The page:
Que Dam Rec Area

Bob Salata of Sidman sets off on his boat from the Quemahoning Family Recreation Area to fish in the Quemahoning Reservoir near Hollsopple on Thursday, Oct. 4, 2018.

Cambria Somerset Authority officials contend that a state Department of Environmental Protection permit requirement essentially reclassifies the regional authority as a private water system, making it subject to certain Clean Water Act regulations.

In doing so, it threatens to flood the authority with expensive

mandates – and potentially, reservoir intake tower modifications – that the CSA and its customers cannot afford, CSA Chairman Jim Greco said.

The issue centers around a subsection of the state-enforced Clean Water Act labeled 316(b). The section addresses guidelines for cooling water intake structures that control dam flows – designed to minimize the impact on fish and other aquatic life that flow through the structures when water is being withdrawn.

“We’ve been classified as a public water system since we’ve been in existence, and we’ve never been required to do this. For 20 years, the DEP has told us that 316(b) doesn’t pertain to us,” Greco said. “All of a sudden, they’re reversing course.”

He said the authority learned of the change when two power plants that are CSA customers, the Cambria Cogeneration Company and Ebensburg Power, sought to renew their National Pollutant Discharge Elimination System permits.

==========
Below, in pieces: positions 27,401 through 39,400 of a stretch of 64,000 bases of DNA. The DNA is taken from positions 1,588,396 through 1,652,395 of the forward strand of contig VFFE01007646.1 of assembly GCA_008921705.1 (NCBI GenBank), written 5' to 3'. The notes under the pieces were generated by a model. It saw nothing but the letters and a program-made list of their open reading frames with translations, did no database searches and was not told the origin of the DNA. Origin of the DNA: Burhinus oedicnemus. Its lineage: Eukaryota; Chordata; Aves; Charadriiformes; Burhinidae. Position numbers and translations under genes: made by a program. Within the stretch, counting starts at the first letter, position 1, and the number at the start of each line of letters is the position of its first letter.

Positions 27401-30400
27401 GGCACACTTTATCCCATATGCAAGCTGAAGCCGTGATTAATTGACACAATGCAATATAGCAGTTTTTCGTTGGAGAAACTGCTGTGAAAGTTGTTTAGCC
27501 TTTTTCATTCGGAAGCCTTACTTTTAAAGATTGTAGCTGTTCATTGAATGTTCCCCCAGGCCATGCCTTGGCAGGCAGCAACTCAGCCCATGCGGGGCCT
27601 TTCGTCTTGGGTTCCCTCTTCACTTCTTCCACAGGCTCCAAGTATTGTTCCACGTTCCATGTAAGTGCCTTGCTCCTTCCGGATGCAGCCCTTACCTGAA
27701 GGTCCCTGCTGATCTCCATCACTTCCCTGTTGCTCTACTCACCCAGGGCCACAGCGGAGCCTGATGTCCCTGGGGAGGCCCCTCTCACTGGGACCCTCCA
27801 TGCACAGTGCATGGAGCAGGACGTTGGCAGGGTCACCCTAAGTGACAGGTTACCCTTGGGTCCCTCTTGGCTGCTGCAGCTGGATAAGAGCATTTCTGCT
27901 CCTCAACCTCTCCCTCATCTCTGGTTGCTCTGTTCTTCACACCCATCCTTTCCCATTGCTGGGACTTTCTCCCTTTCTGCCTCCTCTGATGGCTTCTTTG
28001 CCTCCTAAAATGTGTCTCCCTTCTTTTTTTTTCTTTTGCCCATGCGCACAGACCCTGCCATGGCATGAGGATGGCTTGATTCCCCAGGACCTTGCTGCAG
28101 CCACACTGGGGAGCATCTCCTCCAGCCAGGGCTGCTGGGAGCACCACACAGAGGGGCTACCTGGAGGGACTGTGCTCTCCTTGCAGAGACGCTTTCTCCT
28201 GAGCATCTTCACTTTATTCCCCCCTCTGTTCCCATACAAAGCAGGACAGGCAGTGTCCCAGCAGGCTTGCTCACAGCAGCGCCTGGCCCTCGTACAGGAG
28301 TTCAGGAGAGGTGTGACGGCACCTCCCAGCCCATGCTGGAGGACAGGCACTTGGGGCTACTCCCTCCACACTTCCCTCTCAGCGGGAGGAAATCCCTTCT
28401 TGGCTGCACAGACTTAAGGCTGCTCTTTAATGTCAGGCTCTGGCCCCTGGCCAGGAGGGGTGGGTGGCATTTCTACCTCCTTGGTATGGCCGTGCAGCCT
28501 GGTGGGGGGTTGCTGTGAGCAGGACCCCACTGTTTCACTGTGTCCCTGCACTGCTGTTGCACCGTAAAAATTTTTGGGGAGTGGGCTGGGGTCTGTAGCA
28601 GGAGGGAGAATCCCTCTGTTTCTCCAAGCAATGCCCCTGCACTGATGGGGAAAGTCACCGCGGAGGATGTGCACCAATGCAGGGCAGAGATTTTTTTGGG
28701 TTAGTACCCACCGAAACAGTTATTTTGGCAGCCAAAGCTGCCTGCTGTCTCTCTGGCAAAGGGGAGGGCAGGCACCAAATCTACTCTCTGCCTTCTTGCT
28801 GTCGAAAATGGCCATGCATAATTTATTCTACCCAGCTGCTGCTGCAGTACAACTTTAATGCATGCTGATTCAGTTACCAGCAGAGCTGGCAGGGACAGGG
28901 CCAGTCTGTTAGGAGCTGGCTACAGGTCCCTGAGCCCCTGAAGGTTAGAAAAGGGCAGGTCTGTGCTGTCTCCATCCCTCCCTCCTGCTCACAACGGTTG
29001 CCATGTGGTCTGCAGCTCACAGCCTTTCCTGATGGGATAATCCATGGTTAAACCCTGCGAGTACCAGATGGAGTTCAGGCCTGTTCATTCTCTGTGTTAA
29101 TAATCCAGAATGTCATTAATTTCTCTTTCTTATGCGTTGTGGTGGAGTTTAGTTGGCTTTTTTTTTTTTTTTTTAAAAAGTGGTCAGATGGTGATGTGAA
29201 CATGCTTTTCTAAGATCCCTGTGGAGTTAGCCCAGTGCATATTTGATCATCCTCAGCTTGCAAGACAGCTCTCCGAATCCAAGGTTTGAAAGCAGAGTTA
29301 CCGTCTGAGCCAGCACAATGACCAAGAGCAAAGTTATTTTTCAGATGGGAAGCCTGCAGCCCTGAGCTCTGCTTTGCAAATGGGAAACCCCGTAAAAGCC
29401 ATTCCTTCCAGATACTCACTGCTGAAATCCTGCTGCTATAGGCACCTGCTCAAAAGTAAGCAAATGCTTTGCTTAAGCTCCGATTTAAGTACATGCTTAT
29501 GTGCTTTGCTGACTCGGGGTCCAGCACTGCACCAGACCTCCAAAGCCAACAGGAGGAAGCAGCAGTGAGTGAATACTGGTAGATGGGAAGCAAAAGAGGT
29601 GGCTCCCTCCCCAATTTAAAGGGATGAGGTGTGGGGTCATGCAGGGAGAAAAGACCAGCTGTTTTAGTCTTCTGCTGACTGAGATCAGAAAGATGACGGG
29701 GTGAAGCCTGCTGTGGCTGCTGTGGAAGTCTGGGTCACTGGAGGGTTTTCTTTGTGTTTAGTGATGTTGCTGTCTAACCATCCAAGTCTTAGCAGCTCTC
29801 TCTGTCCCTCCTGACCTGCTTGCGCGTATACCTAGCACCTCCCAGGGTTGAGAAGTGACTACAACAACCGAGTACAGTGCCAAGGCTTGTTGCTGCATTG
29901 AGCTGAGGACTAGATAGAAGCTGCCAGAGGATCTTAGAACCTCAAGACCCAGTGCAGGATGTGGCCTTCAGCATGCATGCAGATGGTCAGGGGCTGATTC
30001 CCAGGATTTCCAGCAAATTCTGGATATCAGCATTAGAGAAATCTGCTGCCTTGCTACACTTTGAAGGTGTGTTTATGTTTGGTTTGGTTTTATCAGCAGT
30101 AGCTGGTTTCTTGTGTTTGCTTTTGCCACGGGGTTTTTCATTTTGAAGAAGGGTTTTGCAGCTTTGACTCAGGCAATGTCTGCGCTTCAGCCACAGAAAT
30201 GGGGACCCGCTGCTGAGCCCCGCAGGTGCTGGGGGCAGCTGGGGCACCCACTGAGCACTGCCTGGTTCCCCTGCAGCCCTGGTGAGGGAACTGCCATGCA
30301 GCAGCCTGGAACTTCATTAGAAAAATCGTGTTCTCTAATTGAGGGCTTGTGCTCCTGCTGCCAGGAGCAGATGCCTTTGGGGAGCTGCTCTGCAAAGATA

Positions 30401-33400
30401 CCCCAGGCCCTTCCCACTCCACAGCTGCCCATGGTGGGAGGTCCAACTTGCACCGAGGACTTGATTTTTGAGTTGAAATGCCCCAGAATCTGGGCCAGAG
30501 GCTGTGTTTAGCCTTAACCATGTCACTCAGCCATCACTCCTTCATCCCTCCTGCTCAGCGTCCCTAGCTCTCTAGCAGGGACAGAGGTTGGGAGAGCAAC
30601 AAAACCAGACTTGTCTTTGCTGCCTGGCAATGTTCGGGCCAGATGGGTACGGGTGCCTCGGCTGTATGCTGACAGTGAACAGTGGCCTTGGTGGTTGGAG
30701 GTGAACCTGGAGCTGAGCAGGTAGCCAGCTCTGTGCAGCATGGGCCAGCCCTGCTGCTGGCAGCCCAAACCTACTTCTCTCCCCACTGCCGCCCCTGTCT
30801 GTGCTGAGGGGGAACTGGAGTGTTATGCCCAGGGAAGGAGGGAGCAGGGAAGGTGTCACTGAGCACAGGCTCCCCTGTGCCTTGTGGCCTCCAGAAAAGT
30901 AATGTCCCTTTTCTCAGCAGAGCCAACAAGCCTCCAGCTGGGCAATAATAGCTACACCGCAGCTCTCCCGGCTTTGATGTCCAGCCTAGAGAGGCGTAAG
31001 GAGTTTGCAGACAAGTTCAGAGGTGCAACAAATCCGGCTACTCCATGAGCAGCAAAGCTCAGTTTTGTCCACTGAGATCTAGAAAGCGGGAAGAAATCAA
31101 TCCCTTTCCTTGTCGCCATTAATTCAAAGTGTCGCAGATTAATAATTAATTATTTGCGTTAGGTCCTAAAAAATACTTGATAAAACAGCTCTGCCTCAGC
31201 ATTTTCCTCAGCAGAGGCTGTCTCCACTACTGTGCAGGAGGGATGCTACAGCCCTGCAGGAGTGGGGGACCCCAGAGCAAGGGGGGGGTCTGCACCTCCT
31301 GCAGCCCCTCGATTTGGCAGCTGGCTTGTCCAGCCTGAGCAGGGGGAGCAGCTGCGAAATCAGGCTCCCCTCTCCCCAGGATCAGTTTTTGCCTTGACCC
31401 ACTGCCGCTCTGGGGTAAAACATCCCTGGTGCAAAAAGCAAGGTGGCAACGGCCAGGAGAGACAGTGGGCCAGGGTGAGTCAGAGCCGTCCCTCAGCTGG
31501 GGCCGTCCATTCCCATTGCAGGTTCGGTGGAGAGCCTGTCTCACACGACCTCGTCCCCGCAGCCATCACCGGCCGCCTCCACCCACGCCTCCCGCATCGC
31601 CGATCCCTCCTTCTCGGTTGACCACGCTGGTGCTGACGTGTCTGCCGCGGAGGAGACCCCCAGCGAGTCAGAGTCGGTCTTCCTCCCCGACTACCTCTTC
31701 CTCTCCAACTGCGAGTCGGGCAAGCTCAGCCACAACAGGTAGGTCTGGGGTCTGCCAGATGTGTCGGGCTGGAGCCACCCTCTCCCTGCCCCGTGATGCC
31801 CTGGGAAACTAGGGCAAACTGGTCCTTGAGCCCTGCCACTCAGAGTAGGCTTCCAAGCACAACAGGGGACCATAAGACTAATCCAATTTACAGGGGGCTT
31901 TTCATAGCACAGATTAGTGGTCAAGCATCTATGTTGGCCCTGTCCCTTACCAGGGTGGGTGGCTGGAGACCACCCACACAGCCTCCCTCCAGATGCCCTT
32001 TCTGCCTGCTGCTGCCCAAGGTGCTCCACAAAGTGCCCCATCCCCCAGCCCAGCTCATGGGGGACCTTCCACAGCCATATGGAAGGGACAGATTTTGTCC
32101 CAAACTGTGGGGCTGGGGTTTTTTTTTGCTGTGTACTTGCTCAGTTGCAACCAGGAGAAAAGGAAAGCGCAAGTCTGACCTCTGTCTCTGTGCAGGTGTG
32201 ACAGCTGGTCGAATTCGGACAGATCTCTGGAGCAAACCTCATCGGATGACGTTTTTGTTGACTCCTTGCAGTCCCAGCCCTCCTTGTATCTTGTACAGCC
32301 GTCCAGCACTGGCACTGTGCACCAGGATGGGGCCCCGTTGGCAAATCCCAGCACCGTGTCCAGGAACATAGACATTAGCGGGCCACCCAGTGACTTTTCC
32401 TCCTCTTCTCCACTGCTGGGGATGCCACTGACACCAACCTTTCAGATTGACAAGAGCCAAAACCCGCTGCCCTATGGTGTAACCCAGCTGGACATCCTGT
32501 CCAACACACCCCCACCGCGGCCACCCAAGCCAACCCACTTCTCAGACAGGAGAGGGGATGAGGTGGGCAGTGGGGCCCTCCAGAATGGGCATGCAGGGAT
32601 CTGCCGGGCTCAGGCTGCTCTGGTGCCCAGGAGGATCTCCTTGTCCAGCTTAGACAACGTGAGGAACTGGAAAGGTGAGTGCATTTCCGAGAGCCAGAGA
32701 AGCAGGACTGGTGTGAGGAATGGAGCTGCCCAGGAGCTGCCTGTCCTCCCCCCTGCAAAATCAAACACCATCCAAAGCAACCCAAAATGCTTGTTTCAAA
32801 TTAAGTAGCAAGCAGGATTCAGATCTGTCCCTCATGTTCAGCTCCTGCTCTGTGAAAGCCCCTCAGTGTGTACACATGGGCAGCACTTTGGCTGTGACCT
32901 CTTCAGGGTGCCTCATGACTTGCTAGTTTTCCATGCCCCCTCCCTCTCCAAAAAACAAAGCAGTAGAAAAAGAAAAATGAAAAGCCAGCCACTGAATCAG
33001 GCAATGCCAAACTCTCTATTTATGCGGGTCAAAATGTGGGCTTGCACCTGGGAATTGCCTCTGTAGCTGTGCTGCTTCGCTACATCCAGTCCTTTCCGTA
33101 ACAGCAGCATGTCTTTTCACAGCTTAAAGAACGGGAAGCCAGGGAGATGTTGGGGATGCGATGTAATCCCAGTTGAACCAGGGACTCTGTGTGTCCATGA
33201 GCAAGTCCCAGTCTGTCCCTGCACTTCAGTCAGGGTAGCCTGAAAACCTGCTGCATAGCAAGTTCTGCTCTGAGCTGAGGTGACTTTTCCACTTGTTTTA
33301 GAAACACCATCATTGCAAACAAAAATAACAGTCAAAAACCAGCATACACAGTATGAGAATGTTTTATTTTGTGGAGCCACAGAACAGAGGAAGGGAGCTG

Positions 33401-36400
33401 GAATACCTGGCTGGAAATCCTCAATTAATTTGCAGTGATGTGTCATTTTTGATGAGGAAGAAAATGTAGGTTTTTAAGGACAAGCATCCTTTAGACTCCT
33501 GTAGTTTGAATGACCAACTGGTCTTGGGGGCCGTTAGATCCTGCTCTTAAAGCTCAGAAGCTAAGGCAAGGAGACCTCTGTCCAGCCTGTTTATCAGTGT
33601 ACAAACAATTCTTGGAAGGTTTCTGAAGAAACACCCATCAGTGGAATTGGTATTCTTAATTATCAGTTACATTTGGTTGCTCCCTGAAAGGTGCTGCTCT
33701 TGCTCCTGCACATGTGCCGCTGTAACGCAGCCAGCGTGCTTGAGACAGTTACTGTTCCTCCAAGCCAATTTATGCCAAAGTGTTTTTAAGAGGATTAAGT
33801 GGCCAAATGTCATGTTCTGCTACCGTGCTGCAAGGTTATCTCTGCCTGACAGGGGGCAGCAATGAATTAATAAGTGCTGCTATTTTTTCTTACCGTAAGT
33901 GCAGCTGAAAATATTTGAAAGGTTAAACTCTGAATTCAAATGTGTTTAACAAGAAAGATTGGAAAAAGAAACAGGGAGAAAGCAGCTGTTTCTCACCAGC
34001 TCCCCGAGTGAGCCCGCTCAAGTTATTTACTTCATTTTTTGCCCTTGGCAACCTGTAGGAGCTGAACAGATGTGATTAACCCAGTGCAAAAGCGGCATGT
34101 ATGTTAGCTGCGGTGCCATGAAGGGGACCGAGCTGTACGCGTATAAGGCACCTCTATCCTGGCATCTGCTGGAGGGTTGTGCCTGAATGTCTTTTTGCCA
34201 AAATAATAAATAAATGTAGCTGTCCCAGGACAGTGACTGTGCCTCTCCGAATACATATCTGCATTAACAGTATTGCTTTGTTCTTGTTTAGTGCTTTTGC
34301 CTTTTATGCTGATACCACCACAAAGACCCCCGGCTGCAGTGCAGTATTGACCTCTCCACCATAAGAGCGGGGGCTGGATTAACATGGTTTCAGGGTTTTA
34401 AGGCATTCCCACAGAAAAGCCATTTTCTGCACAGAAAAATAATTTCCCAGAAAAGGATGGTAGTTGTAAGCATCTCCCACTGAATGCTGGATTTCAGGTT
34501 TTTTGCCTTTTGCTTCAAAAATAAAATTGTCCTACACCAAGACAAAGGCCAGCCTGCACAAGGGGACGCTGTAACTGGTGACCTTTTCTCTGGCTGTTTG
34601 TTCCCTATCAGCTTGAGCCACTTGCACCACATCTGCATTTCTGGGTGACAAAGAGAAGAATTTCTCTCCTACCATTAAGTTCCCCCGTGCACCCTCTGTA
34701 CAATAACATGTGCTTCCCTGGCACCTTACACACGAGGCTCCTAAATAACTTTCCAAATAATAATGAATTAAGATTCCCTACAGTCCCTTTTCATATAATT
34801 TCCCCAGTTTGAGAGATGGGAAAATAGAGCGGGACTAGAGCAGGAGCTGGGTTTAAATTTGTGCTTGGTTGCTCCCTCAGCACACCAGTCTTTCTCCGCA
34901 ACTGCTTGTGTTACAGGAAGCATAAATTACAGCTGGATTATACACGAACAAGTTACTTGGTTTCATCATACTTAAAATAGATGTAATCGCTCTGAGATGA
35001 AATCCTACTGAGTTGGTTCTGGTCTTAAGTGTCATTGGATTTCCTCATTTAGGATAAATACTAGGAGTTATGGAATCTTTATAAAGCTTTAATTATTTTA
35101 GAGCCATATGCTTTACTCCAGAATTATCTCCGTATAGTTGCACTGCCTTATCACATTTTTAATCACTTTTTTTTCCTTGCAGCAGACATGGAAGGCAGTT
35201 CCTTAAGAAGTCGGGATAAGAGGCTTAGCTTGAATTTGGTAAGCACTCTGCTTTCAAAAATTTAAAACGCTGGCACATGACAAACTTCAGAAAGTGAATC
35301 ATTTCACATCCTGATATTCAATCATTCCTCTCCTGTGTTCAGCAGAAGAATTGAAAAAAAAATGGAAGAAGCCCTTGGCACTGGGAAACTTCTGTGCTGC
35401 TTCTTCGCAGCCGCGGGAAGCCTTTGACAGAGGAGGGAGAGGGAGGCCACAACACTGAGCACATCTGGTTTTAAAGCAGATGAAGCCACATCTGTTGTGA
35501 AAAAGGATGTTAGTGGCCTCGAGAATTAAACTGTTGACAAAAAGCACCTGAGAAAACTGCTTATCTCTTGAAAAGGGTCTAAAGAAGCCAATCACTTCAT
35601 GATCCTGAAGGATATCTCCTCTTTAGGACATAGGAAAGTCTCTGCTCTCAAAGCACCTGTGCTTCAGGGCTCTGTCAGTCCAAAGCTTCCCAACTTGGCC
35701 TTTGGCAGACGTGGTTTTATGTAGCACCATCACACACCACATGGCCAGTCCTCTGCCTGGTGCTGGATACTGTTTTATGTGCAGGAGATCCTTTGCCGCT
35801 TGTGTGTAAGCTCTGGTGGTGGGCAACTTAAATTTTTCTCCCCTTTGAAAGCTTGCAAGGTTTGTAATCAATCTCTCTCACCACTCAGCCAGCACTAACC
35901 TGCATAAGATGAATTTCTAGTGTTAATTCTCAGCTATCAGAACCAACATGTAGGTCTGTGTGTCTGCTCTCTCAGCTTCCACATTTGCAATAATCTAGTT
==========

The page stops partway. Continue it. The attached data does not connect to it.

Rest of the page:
It was a major surprise because another customer, CPV Fairview, was told by state officials just a few years earlier that the CSA’s water system was exempt from the 316(b) requirement, Greco said.

“Those (requirements) can be a very expensive. It was one of the cost factors CPV considered when they were exploring locations to build their plant,” Greco said of the Massachusetts-based company, which is building a multi-million dollar natural gas-fired generating station in Jackson Township.

The project requires the cycling of millions of gallons of CSA water daily through the plant pipeline to keep generating components running properly.

According to DEP press secretary Neil Shader, a 2014 ruling amended a section of the Clean Water Act, and after a discharge permit application was received earlier this year, state officials took a fresh look at the CSA’s system. Officials determined two intake structures – at the Quemahoning and Wilmore reservoirs – are subject to the new regulations, Shader said. 

“The majority of CSA’s 16 customers are industrial facilities like power plants that purchase cooling water. CSA does not serve potable water directly to a population for consumption,” Shader said.

DEP officials, who enforce the Clean Water Act on behalf of the Environmental Protection Agency, have described the regulations as protective in nature because fish can be exposed to stress, chemicals or unsafe water temperatures.

Greco said he recognizes that the CSA serves power plants, one of the industries the regulations were designed to oversee. But he noted that the majority of the authority’s customers are either companies, such as North American Hoganas, Gautier Steel and Johnstown Wire Technologies, or public drinking water providers such as the Somerset County General Authority.